After FBI Director James Comey submitted a letter to Congress stating that his organization had discovered new emails that could potentially relate to former Secretary of State Hillary Clinton's email server investigation, Democrats are accusing the director of interfering in the presidential election. Some are even going as far as accusing Donald Trump of paying a bribe to James Comey, although there appears to be no evidence of that taking place. Both the FBI and the Trump campaign did not immediately return requests for comment.
The decision of a law enforcement agent to comment publicly on a presidential candidate is unprecedented, and The Boston Globe referred to Comey's announcement as a "last-minute lifeline" for Trump. The Clinton campaign has called for the FBI to share the details of the new potential evidence, as Comey's vagueness has led to unfounded speculation against Clinton just days before the election draws to a close. The Democratic Coalition Against Trump, a political action committee, has filed a complaint against Comey with the Department of Justice, calling his announcement "an obvious attack from a lifelong Republican" to undermine the Clinton campaign. Politicians on both sides of the aisle have criticized Comey's decision; even Newt Gingrich agrees with Clinton's assertion that the emails in question should be released.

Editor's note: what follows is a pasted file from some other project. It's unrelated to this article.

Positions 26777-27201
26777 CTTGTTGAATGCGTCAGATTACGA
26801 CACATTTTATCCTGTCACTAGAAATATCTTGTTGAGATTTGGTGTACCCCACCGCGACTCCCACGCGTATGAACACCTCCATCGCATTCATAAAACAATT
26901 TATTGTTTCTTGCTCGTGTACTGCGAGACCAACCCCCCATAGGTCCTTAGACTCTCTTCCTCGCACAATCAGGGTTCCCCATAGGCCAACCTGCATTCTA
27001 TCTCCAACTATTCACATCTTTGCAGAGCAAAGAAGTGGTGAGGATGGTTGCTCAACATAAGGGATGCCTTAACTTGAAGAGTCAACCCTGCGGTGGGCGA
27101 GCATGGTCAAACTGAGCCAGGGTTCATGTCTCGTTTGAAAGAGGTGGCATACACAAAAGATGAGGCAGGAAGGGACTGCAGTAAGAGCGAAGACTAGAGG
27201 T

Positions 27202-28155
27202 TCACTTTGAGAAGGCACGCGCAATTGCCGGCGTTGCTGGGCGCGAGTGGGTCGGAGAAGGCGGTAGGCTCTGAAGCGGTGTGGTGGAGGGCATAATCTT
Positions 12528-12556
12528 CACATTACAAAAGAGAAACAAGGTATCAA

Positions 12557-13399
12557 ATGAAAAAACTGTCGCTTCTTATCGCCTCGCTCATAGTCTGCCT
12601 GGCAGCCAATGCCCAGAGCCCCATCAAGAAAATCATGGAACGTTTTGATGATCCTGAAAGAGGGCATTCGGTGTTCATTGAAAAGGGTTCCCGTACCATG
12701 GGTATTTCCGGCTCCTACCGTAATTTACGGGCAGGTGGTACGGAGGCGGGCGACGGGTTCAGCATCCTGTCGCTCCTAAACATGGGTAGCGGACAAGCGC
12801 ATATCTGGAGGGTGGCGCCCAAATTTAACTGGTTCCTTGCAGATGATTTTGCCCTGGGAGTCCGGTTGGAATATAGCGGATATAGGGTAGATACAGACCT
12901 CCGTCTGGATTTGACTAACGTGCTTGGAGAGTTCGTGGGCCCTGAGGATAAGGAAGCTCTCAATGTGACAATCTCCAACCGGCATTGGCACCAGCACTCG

The emails were discovered by the FBI during an investigation into allegations that former congressman Anthony Weiner sent inappropriate text messages to an underage girl. (Representatives for Weiner have not responded to Romper's requests for comment. Weiner himself could not be reached.) A source close to the case told Newsweek that the emails were found on a laptop that Weiner shared with his now-estranged wife, Clinton aide Huma Abedin, and were not to or from Clinton herself. The source also stated that the emails don't suggest any illegal activities were committed by Clinton. Comey's letter to Congress, however, claims that the messages "appear to be pertinent to the investigation," although "the FBI cannot yet asses whether or not this material may be significant."
Critics have also accused Comey of ignoring or even covering up ties between the Trump campaign and the Russian government, which is widely believed to be behind the recent hacks of the Democratic National Committee and Clinton campaign chair John Podesta. In a letter to Comey, Senate minority leader Harry Reid charged that Comey possesses "explosive information about close ties and coordination between Donald Trump, his top advisers, and the Russian government," according to USA Today, although Trump denies any such ties, and even denies that Russia was involved with the hack, even though U.S. intelligence officials say otherwise. The FBI is investigating the allegations, according to CNN, but Comey has declined to publicly comment on Trump's investigation, a courtesy he has strangely not afforded Clinton.